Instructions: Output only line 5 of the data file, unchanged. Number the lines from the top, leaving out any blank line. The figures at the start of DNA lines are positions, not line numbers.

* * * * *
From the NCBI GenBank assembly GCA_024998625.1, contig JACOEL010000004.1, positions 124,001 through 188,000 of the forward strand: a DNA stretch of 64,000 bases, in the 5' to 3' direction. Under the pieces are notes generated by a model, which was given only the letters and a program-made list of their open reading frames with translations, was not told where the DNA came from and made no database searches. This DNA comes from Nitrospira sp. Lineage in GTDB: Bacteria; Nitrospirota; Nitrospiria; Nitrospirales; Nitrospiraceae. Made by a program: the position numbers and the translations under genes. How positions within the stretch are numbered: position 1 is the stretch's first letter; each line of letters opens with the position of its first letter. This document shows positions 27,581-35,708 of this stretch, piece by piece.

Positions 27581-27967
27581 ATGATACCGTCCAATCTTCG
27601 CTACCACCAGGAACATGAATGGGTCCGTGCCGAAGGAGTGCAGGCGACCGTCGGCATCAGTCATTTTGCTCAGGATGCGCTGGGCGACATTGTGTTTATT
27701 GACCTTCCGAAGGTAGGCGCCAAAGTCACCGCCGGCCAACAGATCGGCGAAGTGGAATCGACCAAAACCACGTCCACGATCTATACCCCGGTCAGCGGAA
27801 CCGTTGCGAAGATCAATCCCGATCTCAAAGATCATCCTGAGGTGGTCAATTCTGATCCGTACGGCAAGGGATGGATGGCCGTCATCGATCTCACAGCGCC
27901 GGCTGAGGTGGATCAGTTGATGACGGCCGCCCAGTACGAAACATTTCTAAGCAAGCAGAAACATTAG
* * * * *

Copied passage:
27701 GACCTTCCGAAGGTAGGCGCCAAAGTCACCGCCGGCCAACAGATCGGCGAAGTGGAATCGACCAAAACCACGTCCACGATCTATACCCCGGTCAGCGGAA